correspondence, Auguste Rodin et John Peter Russell (Archives, Musée Rodin, Paris).Herald (Melbourne,
“Belle-Ile: Monet, Russell and Matisse in Brittany” 2001-11-24 until 2002-02-03
Art Gallery of New South Wales Sydney, , AU Australia
This exhibition brings together works by Claude Monet, Henri Matisse and the Australian Impressionist John Peter Russell, who all painted on the storm-tossed island of Belle-Ile, off the coast of Brittany in north-western France. Belle-Ile, the largest of the Breton islands, was the last landfall for European ships crossing the Atlantic to the New World of the Americas. Its hardy Celtic people had in turn repelled Caesars legions, waves of marauding corsairs and attacking English troops.
Today, its population of 4,000 predominantly survive on tourism and fishing. The natural beauty of the island is dominated by its spectacularly rocky and dangerous coastline, carved by wind and water.
Painters first came to Belle-Ile in the 19th century, lured by its remoteness, the picturesque survival of a colourful way of life and the freedom and emptiness of its ocean panoramas.
In 1886 the Sydney-born art student John Russell re-visited Belle-Ile having first discovered the island in 1883. Independently wealthy since inheriting a family fortune at the age of 21, Russell was passionate about art. He had been on the island, sketching and sailing the whole summer when he chanced upon a new arrival, painting on the windy cliff. Recognising Monet’s style, Russell asked him: “Ne seriez vous
Claude Monet, le prince des impressionists (aren’t you Claude Monet, prince of the impressionists).” Flattered and amused by this approach, Monet allowed the young artist to paint with him, and thus had a decisive influence on the development of Russell’s work.
Within two years Russell had changed his life. Leaving Paris behind he became the first non-native to settle on the island. Building a large manor house the islanders called Le Chateau de lAnglais, Russell began to realise his dream of founding a summer artists colony. His studio overlooking the wild coast welcomed a stream of visitors including the great French sculptor Auguste Rodin and his assistant, the Australian painter John Longstaff, and the young Henri Matisse who became Russell’s friend and pupil over the two summers of 1896/97.
The first time Rodin saw the ocean off the Brittany coast he exclaimed: It’s a Monet. Monet’s remarkable series of paintings of the rocks and see at Belle-le astounded the Paris art-world when he first showed them in 1887.
Inspired by Monet’s example, Russell declared to a fellow Australian artist that he now felt himself part of a mighty revolution in art because impressionism as understood here consists not of hasty sketches but in finished work in which the purity of colour and intention is kept. The breakthrough for Russell also came at Belle-Ile where he painted many of the same motifs that Monet depicted, also in pure colours, under different weather conditions and at different time of the day.
It was subsequently, under Russell’s influence, that Matisse adopted the impressionist palette and made a series of paintings of rocks and sea that were like a homage to Monet’s work of a decade earlier.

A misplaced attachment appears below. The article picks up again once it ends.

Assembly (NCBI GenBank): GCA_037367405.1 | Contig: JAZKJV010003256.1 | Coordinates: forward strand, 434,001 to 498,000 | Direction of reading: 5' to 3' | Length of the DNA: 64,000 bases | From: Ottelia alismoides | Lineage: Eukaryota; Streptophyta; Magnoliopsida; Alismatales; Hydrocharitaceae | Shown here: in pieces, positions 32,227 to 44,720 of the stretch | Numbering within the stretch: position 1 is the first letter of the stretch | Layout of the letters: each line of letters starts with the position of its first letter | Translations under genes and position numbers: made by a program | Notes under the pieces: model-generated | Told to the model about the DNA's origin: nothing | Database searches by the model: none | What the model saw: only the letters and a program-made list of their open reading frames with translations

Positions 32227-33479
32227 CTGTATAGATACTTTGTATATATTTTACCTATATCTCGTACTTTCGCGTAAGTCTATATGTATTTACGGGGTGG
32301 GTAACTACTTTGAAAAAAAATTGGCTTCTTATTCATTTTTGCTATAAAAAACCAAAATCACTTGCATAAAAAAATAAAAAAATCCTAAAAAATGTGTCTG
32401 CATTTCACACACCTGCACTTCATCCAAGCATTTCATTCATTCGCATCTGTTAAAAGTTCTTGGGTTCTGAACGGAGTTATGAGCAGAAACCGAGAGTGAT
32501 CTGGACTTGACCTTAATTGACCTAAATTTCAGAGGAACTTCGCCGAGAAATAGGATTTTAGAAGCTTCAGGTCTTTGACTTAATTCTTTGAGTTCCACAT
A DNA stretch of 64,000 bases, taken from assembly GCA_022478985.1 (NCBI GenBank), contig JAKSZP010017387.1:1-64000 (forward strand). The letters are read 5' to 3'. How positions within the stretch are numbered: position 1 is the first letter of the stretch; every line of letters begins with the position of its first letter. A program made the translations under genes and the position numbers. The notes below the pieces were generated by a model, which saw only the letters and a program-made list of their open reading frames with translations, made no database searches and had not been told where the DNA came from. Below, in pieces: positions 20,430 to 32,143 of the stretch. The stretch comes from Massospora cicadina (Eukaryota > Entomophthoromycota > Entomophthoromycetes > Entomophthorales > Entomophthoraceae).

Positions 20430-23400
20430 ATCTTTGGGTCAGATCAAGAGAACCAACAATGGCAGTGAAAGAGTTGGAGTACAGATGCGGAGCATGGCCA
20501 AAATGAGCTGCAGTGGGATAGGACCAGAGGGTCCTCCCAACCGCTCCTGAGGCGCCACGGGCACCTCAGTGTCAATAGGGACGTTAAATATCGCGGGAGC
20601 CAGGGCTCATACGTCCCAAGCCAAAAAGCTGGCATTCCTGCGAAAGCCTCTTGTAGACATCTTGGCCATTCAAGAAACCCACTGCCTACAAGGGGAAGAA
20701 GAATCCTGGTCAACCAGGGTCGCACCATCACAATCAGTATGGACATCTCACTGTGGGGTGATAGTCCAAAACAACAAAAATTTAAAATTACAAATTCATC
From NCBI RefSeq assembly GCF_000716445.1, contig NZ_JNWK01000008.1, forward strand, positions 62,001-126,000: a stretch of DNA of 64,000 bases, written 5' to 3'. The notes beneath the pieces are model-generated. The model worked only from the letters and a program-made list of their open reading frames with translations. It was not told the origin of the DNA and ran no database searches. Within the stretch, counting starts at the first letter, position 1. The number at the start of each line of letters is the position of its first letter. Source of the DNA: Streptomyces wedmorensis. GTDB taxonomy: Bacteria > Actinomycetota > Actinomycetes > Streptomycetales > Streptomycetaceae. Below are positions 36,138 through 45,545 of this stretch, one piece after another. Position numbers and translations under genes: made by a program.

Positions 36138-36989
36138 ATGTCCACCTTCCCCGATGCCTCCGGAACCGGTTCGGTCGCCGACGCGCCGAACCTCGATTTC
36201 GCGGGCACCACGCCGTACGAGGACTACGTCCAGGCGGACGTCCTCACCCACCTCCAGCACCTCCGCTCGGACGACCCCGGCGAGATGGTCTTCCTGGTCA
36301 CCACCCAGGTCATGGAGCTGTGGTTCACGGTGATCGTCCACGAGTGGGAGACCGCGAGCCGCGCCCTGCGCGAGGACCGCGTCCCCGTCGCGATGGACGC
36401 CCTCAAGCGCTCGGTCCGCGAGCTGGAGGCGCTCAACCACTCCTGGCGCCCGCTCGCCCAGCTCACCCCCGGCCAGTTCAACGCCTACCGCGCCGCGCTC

21 April, 1917 Miss Jeanne Jouve, a young singer of Australian parentage, has made a promising debut in London. One journal says that she has a deep and powerful contralto voice of long range, which she used with good effect in songs by Gluck, Monteverde, Marcello, Pergolesi, and other great composers.
Vic. : 1861 – 1954), Thursday 9 January 1930, page 12
THE WORLD OF SONG Australian Contralto in France (By The Herald Special Representative in Paris)
PARIS. November 118. Madame Jeanne Jouve, an Australian singer who has made her home in Paris, is contemplating an Australian concert tour Madame Jouve is one of the famous contraltos of the day. She is the daughter of Mr John Russell, of Pacific Street, Watson’s Bay. Sydney, a well-known painter, whose work, with its dappled sunlight effects, has often been compared with that of the famous Claude Monet. He has spent long years in France, and could claim friendship with Rodin. Steely. Monet, Anatole France, examples of whose work, with many of his own. Make Mme. Jouve’s studio one of the most attractive in Paris. The most precious of all the treasures Is a sliver bust by Rodin, the only work Rodin ever executed in silver. This most exquisite piece is to be bequeathed to the Sydney Museum. This singer has many claims to fame apart from the fact of her beautiful voice and that she is the wife of Dr. Paul Jouve, the brilliant young French doctor who is consulting physician at both the American and British Hospitals in Paris. The marriage was a romantic one. Mr Russell was convinced that his daughter must consecrate her life to her art. Ravel, the leading modern Statish composer, praised her not only for the quality and technique of her voice but for her personal magnetism. And then her life of musical study in the South of France, among the leading artists, composers, writers of the day was interrupted by illness. Later she married the young doctor who had saved her life. Mme. Jouve has sung with success all over Europe, in London and Paris. The great Salle Gaveau was crowded Iast Thursday night when she gave her first recital of the season. Included in a fascinating programme, varying from Bach to Portuguese pastorals, were two songs of the Hebrides, She unearthed them from the depths of the Paris National Library, and Is the first to sing these indent ballads In France. At the moment she is busily working on the songs of a young French composer, which she will sing at the Orange annual open-air festival. And with all this Mme. Jouve is one of the most energetic charity workers in Paris. She is especially interested in soldiers whose face were mutilated during the war and who, even now are kept in seclusion, so awful are their wounds. Mme. Jouve gives all she earns by her singing to these war sufferers